Living with the Rocket Stove
There was a crisis in Northern New Mexico this winter. The natural gas was turned off. The gas from Texas just stopped flowing!
People were left in the cold for a week. This in turn taxed the electrical grid. Since those without gas were using electric heaters. Placing the electrical grid in danger of outage too. A single pipe controlled the comfort and possibly the survival of thousands of households and businesses.
This scenario got me thinking about how fragile this system really is. I barely even noticed as I threw another stick in the rocket stove.
I created the Solunit Rocket Stove mass heater about 3 years ago. This is the first winter that I’ve fully depended on it. I was a little nervous, because it can be very cold here in the winter and this was to be my primary heat source.
All energy is fuel
Ultimately, it would be nice to not need a heater at all, right?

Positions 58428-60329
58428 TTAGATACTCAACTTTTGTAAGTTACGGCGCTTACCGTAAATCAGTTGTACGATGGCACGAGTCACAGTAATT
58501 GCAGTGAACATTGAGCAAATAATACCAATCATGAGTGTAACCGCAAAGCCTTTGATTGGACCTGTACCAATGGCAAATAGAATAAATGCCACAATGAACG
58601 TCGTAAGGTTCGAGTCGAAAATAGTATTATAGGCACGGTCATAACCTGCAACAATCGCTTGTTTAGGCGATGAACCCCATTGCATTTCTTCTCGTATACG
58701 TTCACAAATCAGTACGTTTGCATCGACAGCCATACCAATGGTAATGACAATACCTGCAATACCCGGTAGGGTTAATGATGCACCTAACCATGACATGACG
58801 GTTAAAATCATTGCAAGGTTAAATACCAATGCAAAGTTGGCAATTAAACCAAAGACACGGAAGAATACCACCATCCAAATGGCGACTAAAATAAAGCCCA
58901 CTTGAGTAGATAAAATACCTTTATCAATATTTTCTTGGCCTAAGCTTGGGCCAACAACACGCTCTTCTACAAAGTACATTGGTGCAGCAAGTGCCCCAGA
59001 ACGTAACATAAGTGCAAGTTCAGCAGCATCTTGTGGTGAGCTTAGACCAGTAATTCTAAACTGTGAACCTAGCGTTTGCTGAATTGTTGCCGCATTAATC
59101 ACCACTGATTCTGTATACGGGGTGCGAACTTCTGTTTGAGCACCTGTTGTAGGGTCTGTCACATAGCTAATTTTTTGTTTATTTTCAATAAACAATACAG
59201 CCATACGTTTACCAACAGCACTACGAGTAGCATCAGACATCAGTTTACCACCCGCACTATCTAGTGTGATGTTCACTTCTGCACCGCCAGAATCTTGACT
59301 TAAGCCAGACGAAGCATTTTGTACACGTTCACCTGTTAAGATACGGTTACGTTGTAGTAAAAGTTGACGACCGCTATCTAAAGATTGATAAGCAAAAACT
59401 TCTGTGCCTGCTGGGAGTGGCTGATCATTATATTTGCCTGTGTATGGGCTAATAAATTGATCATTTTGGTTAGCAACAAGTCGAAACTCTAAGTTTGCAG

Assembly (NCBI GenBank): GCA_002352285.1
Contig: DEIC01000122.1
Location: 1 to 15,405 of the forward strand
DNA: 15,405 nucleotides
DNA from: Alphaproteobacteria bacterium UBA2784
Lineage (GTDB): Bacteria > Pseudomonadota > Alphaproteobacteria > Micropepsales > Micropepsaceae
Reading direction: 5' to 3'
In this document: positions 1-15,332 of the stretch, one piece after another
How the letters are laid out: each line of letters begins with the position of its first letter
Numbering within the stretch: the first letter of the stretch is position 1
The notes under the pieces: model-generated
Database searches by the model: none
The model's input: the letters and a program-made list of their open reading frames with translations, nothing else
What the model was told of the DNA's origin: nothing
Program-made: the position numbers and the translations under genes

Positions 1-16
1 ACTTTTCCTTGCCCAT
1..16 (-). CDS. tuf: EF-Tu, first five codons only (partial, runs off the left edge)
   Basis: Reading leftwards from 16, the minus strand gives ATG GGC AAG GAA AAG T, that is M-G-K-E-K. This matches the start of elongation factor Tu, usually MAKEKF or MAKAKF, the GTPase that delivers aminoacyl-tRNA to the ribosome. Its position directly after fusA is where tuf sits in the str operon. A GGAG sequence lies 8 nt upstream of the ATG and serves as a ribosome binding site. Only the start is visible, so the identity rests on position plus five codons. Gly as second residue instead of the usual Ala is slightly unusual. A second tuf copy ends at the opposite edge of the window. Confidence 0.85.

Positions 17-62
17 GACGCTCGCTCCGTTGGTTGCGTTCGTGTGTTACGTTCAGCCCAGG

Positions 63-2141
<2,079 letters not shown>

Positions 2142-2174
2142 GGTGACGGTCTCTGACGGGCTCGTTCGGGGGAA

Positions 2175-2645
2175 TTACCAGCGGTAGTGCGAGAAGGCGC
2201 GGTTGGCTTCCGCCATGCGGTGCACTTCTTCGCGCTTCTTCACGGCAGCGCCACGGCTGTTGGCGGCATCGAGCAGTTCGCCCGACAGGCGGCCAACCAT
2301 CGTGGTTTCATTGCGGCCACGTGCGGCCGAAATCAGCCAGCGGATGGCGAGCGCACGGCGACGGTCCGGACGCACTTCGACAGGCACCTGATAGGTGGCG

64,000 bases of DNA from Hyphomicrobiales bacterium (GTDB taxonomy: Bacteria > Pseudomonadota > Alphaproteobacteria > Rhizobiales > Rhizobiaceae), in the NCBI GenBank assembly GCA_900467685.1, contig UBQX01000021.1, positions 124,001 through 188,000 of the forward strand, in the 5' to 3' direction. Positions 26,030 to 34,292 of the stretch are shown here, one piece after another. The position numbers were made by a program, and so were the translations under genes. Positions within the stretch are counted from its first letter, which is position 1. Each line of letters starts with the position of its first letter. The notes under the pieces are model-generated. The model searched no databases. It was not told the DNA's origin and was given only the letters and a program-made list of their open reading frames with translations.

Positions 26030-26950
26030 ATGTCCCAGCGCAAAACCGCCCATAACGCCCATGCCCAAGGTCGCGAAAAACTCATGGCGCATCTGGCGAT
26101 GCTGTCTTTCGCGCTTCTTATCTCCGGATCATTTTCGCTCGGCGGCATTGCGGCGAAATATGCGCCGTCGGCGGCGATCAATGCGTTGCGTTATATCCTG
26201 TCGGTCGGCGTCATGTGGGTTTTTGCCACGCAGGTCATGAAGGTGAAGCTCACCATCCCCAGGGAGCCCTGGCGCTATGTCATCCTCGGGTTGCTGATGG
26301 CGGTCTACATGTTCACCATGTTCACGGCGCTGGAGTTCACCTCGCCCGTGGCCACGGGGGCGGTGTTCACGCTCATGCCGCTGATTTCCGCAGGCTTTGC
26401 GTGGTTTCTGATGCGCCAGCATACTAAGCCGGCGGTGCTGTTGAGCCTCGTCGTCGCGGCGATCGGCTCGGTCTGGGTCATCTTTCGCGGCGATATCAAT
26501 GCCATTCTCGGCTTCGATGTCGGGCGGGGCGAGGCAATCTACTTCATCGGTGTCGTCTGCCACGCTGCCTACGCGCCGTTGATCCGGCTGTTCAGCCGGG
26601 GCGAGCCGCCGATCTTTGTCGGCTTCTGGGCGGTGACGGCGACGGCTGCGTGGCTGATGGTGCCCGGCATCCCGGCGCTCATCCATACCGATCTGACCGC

It is possible with passive solar design and orientation; using the sun’s energy as fuel. One of the benefits of the high desert is the available sun light. Some 75% of potential solar energy is available to us every year. The Earthships have done a good job of capturing this free energy with double south facing greenhouses and massive amounts of thermal storage.
Starting off with a building envelope that will maintain a comfortable temp is key to reducing the cost and use of fuel. Passive Solar heating is by far the best bang-for-your-buck and is always the place to start when designing burnt-fuel use out of your house. Best part is passive solar design works anywhere with any type of building construction.
First let’s start with the free energy available to us from the sun. Design a house to collect the energy for our needs. Then let’s consider other fuel-burning options. Perhaps we could look at the Rocket Stove Mass Heater with the notion that it’s a good transition on our way to burn-less heating?
The Rocket Stove seems to do a pretty good job at
1. Burning the wood fuel efficiently and
2. Extracting and storing the heat before it leaves the building.
Let’s face it, though, not all buildings are constructed with optimal envelopes, and the sun doesn’t always shine.